E-poster Presentation 2014 World Cancer Congress

Challenges in the development and implementation of a national follow up policy for women with early breast cancer (#973)

Susan O Reilly 1 , Triona Mc Carthy 1 , Louise Mullen 1 , Hilary Murphy 1 , Deirdre Carey 1 , Marie Laffoy 1
  1. Health Service Executive Ireland, Dublin, DUBLI, Ireland

Background and Context:

Policy makers internationally are seeking alternatives to follow-up care in an acute setting.  In Ireland follow-up by oncologists has been the traditional approach. As breast cancer incidence grows and


The NCCP set out to develop and implement an evidence-based policy recommendation as to long-term clinical follow-up of women with early breast cancer in Ireland.


The policy development was overseen by a steering committee with representation from medical oncology, nursing, public health, general practice and patients. The approach was to

·        Critically examine evidence in the medical literature

·        Assess current utilisation of breast clinics for long-term follow up

·        Undertake focus group research with patients.

Evidence shows that long term hospital-based follow-up of women with non-metastatic breast cancer does not improve survival or quality of life when compared with follow-up in primary care1. In Ireland, 12% of women attending routine follow-up appointments were at least ten years post diagnosis.  Discharge to primary care at five years could release 5% of total breast clinic appointments.  Women highlighted issues such as attachment to specialist services, importance of communication and need for clarity as to where responsibility of care lies.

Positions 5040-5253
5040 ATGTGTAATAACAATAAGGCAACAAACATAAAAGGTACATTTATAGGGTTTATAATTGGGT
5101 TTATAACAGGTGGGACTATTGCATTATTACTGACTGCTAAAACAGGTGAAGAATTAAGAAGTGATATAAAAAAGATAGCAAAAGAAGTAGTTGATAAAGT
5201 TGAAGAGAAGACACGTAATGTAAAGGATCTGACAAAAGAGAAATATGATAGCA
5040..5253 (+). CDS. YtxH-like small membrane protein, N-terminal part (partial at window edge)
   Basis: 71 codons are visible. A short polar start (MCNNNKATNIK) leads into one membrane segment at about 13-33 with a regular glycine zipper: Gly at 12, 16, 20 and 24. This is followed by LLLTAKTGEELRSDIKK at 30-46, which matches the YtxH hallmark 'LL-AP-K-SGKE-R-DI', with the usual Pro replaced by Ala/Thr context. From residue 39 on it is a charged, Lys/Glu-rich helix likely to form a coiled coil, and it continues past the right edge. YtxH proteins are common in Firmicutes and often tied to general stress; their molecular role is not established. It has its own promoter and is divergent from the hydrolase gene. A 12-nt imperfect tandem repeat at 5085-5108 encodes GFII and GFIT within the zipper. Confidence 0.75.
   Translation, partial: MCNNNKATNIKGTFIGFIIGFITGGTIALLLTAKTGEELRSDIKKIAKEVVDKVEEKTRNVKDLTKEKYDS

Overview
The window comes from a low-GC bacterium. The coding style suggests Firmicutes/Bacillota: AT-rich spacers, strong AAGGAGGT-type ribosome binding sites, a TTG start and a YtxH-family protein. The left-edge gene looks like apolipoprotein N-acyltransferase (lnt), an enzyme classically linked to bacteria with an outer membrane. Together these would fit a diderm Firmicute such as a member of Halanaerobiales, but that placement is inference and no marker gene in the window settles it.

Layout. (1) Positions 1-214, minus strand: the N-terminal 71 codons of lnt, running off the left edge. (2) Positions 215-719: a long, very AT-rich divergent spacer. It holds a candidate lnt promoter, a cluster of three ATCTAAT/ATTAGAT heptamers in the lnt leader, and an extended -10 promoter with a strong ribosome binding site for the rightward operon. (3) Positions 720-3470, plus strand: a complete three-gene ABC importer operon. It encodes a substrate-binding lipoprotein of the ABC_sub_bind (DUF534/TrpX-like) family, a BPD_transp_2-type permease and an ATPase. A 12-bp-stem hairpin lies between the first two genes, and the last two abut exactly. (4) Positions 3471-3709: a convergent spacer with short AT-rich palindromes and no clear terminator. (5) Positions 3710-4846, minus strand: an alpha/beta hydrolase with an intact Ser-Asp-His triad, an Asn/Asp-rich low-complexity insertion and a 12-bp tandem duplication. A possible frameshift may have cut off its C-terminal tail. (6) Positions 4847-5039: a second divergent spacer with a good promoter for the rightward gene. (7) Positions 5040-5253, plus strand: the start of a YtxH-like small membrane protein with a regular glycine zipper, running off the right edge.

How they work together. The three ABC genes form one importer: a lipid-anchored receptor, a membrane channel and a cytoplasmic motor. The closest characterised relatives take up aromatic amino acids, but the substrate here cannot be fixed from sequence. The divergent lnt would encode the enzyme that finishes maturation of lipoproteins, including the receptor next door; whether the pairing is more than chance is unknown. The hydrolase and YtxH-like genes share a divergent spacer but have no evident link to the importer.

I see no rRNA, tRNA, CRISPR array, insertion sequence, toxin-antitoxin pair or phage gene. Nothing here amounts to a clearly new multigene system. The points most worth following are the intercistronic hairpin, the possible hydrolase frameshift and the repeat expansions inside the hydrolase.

Programme/Policy Process:

The agreed policy is that women with early breast cancer are discharged from hospital follow-up after five years, provided active treatment is complete.  Critically, hospitals retain responsibility for coordinating annual follow-up mammography.

Outcomes/What was learned:

Implementation of the policy has been supported by clearly outlining and communicating roles and responsibilities. Concerns in primary care related to general practitioner workloads rather than challenges to the appropriateness of the policy. A strategic approach to survivorship is required to meet the needs of the growing numbers of cancer survivors in Ireland and around the world.